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Playing Bama's role highly challenging: Actor Sabyasachi Chowdhury Sabyasachi Chowdhury
Actor Sabyasachi Chowdhury

Playing Bama's role highly challenging: Actor Sabyasachi Chowdhury

Sudipto Maity | @indiablooms | 12 Dec 2020, 12:58 pm

A self-confessed introvert with limited PR skills, actor Sabyasachi Chowdhury ditched a corporate job for a more treacherous profession like acting, and eventually giving up on his doctoral degree. After a dull start, he has struck a chord with his latest, Mahapith Tarapith, where he essays the role of Sadhok Bamakhyapa. The actor discusses his life and craft in an exclusive chat with IBNS correspondent Sudipto Maity

Please tell us a bit about yourself.

I wasn’t academically brilliant as a student and was even expelled from the school. I have studied in five different schools. I received a scholarship under Indian Council for Agricultural Research (ICAR) and was sent to study B. Tech in Agricultural Engineering in Gangtok. After completing the first year, I left the college because I never wanted to become an engineer. I came back to Kolkata and joined IHM (Institute Of Hotel Management) Kolkata. [I] Completed the course and instead of hotels, I joined Metro Cash and Carry. I did work in MC&C for a couple of years and was heading the Corporate sales in the Kolkata store. I never liked the idea of a 9-5 job, so I quit it and planned to shift to a research based work and I always had a knack for reading about dark tourism. Eventually, I completed my MSc. Research from The Oxford School of Hospitality Management. I was supposed to complete my doctoral degree from Munich, but that didn’t happen.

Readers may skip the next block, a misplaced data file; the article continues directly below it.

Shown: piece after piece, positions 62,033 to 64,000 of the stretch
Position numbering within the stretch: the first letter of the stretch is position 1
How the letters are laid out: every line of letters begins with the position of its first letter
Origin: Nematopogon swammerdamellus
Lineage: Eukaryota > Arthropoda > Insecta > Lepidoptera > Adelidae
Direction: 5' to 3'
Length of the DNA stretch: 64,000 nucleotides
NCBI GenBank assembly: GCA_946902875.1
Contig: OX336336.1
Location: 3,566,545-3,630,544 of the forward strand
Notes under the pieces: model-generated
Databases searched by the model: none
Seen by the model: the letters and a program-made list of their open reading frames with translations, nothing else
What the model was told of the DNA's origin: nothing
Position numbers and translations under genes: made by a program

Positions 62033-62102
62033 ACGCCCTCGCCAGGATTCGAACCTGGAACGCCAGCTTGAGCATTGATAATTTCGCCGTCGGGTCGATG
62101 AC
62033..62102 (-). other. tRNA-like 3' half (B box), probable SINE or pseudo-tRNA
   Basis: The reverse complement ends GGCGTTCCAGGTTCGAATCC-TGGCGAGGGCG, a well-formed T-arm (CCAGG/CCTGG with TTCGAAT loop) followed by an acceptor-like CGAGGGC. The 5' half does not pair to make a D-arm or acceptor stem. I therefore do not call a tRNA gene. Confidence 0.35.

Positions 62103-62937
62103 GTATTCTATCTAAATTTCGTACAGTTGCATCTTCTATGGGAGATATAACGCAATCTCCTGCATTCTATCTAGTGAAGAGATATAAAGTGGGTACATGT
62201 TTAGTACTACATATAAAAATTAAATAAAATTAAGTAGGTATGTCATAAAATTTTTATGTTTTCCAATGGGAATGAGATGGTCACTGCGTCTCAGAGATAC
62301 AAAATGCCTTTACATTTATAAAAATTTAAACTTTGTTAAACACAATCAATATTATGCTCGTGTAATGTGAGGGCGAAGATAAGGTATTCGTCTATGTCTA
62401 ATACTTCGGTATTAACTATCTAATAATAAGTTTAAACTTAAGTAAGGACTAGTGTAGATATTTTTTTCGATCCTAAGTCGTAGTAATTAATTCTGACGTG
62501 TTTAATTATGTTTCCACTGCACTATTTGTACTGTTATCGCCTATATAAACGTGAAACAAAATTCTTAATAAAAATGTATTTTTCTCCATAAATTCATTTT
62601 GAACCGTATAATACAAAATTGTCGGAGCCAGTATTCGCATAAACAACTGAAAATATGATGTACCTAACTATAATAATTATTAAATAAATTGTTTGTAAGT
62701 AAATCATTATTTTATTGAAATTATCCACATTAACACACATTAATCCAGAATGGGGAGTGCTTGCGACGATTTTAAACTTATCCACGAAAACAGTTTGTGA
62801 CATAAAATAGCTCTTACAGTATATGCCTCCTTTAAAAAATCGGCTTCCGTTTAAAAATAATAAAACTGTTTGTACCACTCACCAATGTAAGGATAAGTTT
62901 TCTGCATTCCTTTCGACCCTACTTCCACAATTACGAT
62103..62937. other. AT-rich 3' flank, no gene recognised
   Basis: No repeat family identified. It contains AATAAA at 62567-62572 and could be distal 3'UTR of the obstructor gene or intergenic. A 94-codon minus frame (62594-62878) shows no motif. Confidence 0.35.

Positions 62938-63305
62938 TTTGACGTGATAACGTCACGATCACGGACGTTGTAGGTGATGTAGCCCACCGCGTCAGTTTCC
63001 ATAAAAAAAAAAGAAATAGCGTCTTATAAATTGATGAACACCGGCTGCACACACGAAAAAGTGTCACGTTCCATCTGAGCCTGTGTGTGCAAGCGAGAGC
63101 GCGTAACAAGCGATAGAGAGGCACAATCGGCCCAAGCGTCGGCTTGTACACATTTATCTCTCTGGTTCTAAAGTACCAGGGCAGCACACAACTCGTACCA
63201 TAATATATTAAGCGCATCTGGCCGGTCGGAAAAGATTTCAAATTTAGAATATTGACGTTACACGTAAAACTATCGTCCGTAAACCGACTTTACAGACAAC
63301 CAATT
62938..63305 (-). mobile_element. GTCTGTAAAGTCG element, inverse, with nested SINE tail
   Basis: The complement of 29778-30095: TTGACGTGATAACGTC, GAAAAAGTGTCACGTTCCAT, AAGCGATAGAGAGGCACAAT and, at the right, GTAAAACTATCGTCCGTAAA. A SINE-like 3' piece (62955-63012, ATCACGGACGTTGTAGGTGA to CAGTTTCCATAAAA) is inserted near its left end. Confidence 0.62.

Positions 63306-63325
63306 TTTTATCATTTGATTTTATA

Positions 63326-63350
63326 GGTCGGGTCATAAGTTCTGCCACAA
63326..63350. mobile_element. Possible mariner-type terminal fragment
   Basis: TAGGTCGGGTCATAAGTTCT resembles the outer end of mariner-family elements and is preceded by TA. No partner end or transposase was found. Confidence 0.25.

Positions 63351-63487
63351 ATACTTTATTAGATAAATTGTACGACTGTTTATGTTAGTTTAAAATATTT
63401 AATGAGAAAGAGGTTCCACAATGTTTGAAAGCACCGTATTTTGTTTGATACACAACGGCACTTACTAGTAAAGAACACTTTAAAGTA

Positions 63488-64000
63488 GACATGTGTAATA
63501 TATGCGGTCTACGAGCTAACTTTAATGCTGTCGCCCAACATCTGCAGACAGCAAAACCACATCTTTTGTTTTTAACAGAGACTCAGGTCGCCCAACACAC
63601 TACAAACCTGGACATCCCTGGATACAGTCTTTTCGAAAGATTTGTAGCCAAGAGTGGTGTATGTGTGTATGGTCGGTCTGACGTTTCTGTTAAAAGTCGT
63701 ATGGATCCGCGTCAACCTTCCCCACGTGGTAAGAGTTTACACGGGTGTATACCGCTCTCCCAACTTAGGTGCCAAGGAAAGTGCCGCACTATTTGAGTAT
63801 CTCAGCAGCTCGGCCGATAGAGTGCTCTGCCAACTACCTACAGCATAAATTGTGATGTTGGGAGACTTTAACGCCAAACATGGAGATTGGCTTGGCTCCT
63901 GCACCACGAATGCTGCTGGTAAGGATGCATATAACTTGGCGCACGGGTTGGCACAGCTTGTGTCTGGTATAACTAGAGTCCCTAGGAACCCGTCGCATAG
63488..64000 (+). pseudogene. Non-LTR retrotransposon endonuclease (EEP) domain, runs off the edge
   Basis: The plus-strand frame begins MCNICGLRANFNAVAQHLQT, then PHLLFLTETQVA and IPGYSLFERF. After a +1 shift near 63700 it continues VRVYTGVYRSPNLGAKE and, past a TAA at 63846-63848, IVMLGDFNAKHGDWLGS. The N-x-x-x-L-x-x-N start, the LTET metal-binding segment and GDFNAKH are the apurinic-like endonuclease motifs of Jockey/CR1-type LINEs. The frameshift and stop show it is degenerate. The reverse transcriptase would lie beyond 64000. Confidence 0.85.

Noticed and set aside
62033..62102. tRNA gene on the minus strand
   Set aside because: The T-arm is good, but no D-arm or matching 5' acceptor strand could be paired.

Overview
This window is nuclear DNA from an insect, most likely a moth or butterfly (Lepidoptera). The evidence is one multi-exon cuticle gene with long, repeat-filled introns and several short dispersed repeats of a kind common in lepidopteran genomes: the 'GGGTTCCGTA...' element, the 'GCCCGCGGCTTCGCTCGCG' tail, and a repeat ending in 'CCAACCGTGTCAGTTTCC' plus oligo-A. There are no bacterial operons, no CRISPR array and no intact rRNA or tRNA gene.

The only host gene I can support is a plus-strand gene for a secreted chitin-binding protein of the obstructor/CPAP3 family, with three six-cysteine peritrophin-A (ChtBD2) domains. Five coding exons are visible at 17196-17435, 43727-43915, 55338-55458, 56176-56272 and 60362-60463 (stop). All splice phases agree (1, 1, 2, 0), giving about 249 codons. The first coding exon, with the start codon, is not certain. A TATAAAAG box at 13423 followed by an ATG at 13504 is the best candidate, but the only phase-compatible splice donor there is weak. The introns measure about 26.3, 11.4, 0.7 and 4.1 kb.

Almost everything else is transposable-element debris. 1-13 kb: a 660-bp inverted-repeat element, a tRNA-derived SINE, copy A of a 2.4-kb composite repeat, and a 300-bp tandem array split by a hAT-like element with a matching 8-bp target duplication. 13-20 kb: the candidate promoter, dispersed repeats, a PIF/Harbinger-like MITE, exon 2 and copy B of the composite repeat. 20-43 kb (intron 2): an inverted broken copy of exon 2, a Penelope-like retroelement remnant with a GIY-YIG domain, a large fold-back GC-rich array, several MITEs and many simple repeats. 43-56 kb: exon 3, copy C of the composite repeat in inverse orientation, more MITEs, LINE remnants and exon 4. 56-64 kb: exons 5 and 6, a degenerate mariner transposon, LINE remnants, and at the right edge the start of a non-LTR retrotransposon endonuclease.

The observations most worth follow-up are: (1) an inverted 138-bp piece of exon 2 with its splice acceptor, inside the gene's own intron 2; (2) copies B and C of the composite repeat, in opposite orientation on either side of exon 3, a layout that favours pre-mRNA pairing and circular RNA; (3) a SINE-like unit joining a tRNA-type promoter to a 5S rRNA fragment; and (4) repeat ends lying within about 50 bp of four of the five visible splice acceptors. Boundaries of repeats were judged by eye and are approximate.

Do you have any recollection of your first acting gig? How old were you and what was it about?

I was always an introvert and never had the courage to ask the drama committee to choose me over the other kids in school. About 14 years ago, a couple of friends and I organised a cultural group “Dolchhut”  at our locality. I directed a skit and also acted in it with few of my childhood friends.

You have stated in previous interviews that your parents were not too happy about your present career choice of pursuing acting. Has that feeling changed? Why did you decide to quit a corporate job for acting and how easy was it for you?

Honestly speaking, I belong to a very modest middle class family. Both of my parents used to be office workers. They understand that jobs are about security and tried to explain the same to me. It wasn’t at all easy to leave a secured job, a secured career and delve deep into this industry. But I strongly believe that burning down the bridges behind are absolutely necessary to keep pushing forward.